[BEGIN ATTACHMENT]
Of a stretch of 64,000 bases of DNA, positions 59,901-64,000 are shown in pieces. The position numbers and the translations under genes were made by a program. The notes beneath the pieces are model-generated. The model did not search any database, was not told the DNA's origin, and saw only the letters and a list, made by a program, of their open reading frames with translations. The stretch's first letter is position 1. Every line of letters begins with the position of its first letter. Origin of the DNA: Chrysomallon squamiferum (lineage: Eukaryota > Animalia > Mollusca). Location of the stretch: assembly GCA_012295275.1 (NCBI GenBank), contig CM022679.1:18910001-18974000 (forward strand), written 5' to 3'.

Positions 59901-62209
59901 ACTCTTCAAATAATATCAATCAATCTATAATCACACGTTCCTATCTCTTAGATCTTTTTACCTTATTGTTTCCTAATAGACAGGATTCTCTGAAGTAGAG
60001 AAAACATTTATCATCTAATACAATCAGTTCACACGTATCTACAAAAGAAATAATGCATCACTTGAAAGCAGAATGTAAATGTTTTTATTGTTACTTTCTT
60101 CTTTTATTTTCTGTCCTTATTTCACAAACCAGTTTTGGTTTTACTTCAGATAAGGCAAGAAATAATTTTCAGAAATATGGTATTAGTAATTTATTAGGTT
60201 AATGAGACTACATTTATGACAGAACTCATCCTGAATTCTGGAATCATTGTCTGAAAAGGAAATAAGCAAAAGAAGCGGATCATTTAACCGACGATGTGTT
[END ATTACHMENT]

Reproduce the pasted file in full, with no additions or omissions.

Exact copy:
Of a stretch of 64,000 bases of DNA, positions 59,901-64,000 are shown in pieces. The position numbers and the translations under genes were made by a program. The notes beneath the pieces are model-generated. The model did not search any database, was not told the DNA's origin, and saw only the letters and a list, made by a program, of their open reading frames with translations. The stretch's first letter is position 1. Every line of letters begins with the position of its first letter. Origin of the DNA: Chrysomallon squamiferum (lineage: Eukaryota > Animalia > Mollusca). Location of the stretch: assembly GCA_012295275.1 (NCBI GenBank), contig CM022679.1:18910001-18974000 (forward strand), written 5' to 3'.

Positions 59901-62209
59901 ACTCTTCAAATAATATCAATCAATCTATAATCACACGTTCCTATCTCTTAGATCTTTTTACCTTATTGTTTCCTAATAGACAGGATTCTCTGAAGTAGAG
60001 AAAACATTTATCATCTAATACAATCAGTTCACACGTATCTACAAAAGAAATAATGCATCACTTGAAAGCAGAATGTAAATGTTTTTATTGTTACTTTCTT
60101 CTTTTATTTTCTGTCCTTATTTCACAAACCAGTTTTGGTTTTACTTCAGATAAGGCAAGAAATAATTTTCAGAAATATGGTATTAGTAATTTATTAGGTT
60201 AATGAGACTACATTTATGACAGAACTCATCCTGAATTCTGGAATCATTGTCTGAAAAGGAAATAAGCAAAAGAAGCGGATCATTTAACCGACGATGTGTT